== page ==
When I think of a long and humid afternoon in the South,
sipping the mint julep, and waiting for Ashley or Rhett to come calling, I just know the Spanish moss is a’hangin all around me, right?
It is a love/hate relationship.
Spanish moss is not even a moss. It is an epiphyte or “air plant.” This plant rests on another plant but only for support. It gets its nutrients and moisture from the air around it. It is NOT a parasite stealing from the host plant. I saw so much of it on our trip to Florida.
Spanish moss or Tillandsia usneoides is a perennial with tiny curved needle-like leaves entwined almost like chains. It was gray most of the time, but turned a soft green when it was moistened by rains or any moisture.
I think the sight of Spanish moss either makes you think about a romantic Southern garden surrounded by live oaks or crepe myrtle. On the other hand, at late night, with those long tendrils hanging, it brings thoughts of hauntings and vampires and bats or spiders. Basically, for me, it is either “I love it” or ” I hate this stuff.”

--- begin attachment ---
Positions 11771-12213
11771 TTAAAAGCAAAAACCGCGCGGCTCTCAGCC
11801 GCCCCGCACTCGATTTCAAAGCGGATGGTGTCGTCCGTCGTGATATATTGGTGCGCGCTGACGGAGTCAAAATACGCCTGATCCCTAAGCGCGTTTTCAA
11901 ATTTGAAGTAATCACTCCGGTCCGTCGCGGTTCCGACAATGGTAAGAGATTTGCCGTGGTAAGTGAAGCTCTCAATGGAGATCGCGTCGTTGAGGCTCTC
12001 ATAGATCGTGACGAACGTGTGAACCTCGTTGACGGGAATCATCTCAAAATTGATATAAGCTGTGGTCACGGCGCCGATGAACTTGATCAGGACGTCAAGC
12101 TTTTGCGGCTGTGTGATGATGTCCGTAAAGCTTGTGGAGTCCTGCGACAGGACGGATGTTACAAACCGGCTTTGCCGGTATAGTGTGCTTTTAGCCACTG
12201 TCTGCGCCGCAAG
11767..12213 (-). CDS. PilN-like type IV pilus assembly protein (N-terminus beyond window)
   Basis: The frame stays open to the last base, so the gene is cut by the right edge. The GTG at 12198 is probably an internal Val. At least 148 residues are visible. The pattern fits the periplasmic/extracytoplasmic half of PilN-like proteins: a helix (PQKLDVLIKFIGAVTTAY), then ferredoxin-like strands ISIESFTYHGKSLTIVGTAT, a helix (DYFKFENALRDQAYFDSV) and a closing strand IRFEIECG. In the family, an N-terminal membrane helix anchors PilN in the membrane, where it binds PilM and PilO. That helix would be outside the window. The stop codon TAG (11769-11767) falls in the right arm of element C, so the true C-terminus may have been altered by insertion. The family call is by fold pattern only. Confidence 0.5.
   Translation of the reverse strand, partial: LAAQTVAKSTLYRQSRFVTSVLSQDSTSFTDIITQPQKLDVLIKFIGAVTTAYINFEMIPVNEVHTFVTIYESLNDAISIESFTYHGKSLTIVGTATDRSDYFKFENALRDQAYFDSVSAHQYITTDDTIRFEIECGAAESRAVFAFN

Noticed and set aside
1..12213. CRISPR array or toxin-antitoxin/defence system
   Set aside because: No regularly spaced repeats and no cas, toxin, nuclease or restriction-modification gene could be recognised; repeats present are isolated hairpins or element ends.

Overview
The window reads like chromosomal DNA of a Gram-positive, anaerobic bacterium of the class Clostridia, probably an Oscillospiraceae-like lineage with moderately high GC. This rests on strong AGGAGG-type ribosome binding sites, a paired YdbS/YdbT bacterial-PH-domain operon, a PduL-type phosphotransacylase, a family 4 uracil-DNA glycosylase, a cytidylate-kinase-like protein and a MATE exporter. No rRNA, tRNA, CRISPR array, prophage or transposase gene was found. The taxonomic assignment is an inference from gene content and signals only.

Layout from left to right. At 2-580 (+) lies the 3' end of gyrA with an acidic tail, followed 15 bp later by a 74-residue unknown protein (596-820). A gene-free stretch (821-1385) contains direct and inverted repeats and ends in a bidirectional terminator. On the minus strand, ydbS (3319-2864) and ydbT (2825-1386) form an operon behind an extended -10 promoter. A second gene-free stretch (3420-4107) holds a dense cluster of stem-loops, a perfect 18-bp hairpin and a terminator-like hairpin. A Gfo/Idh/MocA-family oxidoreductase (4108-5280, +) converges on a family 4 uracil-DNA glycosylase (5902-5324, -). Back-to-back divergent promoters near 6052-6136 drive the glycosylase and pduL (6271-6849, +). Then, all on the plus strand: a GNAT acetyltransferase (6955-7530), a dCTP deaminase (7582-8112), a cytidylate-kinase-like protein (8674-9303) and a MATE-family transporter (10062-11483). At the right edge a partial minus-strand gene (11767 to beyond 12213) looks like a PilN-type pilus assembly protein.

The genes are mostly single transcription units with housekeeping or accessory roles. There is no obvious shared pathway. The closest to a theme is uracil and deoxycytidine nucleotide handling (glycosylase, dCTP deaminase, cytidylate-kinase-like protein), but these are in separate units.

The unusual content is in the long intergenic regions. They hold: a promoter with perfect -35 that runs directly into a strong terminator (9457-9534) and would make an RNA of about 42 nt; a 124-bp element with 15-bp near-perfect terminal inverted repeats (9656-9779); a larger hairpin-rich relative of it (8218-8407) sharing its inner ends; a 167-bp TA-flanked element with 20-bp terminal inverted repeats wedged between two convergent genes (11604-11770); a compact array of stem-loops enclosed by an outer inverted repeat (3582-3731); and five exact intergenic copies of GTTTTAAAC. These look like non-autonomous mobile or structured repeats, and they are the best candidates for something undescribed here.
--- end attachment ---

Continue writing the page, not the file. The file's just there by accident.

These trees with their hanging beards of Spanish moss seemed sinister with the contorted trees looming over us. But this photo was taken at the Old Jail in St Augustine and those trees, well……they overhang the gallows there. Yeah, see what I mean? It depends on the mood of the location, I guess. I wrote about that visit here.
Ball Moss – Another Air Plant Like Spanish Moss
We also saw ball moss or Tillandsia recurvata which is the same type of plant, but grew in a cluster or pincushion-like spray. I shot a short video of this ball moss growing in a tree. It was in patches or balls all over the tree. Here is the video of that tree.
My YouTube Channel - Kim's Gardens
I think I might like to get some of these plants to grow as houseplants. Here in Ohio, I would not be able to grow them outside all year. But maybe I should put some out there and see what happens to it when it freezes in the winter. Supposedly, it is very tender and would be killed but I would like to see how it would grow through the year out on the deck.
Since I live in Ohio, I don’t have to deal with the Spanish moss or ball moss, but I do find it really interesting and pretty. But those who live in the south and put up with it are maybe not so enthralled with it? Some feel it kills their trees even though it is not really the direct cause of the death of the tree.
Some tree owners feel that the weight of the moss hanging from the branch, especially when it is wet, causes older branched to fall. It stands to reason that the trees themselves would be more susceptible to wind or hurricane damage since a lot of moss could affect the tree’s wind resistance.
I know how people feel about their old trees, and those live oaks are so beautiful in form, it would be heartbreaking to lose one or more. I know the heartbreak of losing old trees.
Enjoy your day. Fall is on the way!